In a college setting, the activity could be begun as an in-class activity in one class period, and then completed by students working on their own.
Before the lesson, the Instructor should be familiar with the following materials:
Students should be guided to explore the BRF website, read history of the forest and its mission, look at both types of data: Real Time and Data Harvester (archival). Know basic Excel functions. Review definitions of watt, kW, kWh; power and energy; Metric and English area conversions.
A team of two students is an effective grouping for accurate data reading and transferal of data to Excel. An overhead computer or projector can assist the teacher in guiding the class, but is not necessary.
From the website or as a paper handout, the Instructor shows map of BRF and photo of the Science & Education Center (SEC). Locate SEC building. Note scale in miles. Students can practice converting area into square meters and into acreage using the Conversion Factor List. What is acreage of the Forest? What is the footprint of the Science Center?
As a class, review the meaning of energy: "the capacity to do work by performing mechanical, physical or electrical tasks, or to cause heat transfer, and power: "rate at which energy is used", and units for each. List types of energy: heat, light, electricity, kinetic, potential.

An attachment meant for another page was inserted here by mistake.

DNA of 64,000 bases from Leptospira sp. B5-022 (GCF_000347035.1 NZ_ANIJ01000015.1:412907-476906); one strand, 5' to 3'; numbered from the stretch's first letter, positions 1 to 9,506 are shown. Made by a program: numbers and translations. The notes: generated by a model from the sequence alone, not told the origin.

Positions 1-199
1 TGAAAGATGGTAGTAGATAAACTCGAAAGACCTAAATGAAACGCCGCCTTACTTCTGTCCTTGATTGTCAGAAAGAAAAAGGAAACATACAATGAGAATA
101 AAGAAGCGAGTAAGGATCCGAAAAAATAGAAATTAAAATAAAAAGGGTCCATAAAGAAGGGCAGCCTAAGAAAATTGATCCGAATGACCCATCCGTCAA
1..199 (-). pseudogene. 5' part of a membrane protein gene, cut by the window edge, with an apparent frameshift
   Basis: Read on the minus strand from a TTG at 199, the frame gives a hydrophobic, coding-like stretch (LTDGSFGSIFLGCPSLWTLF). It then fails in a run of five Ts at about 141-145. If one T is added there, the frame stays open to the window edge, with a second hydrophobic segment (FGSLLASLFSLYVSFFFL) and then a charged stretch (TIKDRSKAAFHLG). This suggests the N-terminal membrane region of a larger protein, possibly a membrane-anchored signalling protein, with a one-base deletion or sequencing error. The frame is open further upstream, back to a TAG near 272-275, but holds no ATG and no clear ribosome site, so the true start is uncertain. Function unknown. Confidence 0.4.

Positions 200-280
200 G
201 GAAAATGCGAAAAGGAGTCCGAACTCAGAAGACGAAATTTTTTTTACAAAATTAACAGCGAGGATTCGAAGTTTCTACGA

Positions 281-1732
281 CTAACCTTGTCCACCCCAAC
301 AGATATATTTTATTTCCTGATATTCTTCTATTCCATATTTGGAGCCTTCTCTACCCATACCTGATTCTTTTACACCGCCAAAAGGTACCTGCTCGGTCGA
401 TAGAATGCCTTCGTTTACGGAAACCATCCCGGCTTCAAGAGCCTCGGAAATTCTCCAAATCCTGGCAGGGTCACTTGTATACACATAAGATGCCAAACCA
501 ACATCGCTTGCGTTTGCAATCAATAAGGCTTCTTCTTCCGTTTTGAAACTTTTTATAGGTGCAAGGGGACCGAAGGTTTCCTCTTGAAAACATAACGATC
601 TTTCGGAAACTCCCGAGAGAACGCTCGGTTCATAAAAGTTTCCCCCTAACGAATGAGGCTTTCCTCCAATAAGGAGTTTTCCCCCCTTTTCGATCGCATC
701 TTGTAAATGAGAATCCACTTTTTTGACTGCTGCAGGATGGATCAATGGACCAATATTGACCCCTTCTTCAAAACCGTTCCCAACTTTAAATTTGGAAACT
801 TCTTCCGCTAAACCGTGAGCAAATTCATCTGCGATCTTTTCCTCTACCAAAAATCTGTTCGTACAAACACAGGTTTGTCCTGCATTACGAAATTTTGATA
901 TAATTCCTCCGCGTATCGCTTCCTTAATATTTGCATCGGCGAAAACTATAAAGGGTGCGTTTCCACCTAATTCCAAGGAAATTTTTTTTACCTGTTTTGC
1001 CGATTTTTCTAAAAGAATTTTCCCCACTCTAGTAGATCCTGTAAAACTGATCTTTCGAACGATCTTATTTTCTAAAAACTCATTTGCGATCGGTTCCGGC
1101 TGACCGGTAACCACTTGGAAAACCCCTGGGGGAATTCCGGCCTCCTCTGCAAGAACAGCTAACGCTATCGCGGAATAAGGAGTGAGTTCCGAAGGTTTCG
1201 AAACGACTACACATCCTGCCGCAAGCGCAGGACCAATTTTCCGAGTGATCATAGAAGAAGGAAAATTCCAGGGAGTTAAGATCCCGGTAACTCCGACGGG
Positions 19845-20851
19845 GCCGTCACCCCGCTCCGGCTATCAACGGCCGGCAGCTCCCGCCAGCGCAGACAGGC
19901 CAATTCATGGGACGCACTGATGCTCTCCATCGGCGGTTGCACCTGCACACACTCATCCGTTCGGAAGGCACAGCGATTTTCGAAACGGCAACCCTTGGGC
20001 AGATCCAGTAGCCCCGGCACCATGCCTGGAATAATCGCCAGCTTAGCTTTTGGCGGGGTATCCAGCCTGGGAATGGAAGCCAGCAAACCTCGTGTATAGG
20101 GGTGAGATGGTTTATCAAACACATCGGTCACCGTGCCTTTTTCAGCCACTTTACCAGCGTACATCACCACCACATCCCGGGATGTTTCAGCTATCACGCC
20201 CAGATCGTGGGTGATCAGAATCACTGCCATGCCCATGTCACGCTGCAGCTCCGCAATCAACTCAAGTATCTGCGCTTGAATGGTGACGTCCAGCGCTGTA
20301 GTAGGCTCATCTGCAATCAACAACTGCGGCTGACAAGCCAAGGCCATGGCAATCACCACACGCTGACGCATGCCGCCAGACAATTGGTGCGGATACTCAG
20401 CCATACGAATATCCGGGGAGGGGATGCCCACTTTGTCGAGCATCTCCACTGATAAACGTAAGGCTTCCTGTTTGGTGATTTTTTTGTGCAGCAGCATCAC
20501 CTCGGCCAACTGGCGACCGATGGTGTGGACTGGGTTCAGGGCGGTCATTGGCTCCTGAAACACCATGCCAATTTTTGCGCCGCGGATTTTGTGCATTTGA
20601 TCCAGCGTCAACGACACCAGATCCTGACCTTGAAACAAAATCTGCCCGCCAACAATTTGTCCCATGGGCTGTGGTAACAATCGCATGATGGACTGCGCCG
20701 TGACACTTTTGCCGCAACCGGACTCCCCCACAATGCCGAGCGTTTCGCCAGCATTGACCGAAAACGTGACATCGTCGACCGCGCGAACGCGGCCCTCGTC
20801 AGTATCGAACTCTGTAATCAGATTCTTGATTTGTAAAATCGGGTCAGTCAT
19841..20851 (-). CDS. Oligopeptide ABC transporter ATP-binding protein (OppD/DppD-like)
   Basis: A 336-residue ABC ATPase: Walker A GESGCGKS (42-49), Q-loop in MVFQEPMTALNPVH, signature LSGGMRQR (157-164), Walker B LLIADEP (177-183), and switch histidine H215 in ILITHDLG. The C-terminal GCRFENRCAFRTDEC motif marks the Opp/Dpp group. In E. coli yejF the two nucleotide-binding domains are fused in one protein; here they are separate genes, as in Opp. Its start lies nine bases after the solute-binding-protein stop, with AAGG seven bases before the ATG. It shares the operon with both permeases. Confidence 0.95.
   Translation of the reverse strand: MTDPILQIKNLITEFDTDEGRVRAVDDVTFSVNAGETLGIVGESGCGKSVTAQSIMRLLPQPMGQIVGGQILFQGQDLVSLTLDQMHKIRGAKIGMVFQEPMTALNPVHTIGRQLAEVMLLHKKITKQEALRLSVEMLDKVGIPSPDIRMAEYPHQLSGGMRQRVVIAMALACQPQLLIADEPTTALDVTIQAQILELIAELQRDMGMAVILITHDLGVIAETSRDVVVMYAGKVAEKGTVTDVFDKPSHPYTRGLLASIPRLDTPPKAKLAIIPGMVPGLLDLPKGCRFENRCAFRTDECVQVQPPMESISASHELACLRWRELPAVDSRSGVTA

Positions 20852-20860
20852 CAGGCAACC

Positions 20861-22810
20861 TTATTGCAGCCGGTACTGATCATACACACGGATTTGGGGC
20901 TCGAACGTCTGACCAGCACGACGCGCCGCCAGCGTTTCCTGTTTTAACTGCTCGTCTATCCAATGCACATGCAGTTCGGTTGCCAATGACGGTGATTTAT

Give out and discuss Fact Sheet on the energy-saving and other green features of the building. Note facts on the ground source heat pump and on solar panel efficiency. Teacher can demonstrate how the ground source heat pump works with an overhead or a board drawing of the diagram.
Use Worksheet #1 to pose some thought questions, either as whole class discussion, or as small group discussion. Students can write their answers first, then discuss them.
Think about the amount of sunlight energy falling on the roof of the SEC. Do you think that amount of sunlight energy is more or less (or about the same as) the amount of electrical energy consumed inside the SEC?
How much land area do you think would be needed to collect sunlight containing the same amount of energy as the electrical energy used by the SEC building? Is it the size of a window? The size of the footprint of the building? 10 times that size? 100 times that size? More? Less? Choose one answer.
Probably students won't have a good sense for the relative amounts of electrical energy and solar energy involved. That's OK. Points to bring out in subsequent discussion:
If the amount of land area needed to collect solar energy is vastly larger than the amount of land area occupied by the building, then solar energy is fundamentally impractical. If the two areas are comparable, then solar energy could potentially be a practical part of the solution to energy needs of buildings.
Now we will use real data to find out the answers to these questions we have been speculating about.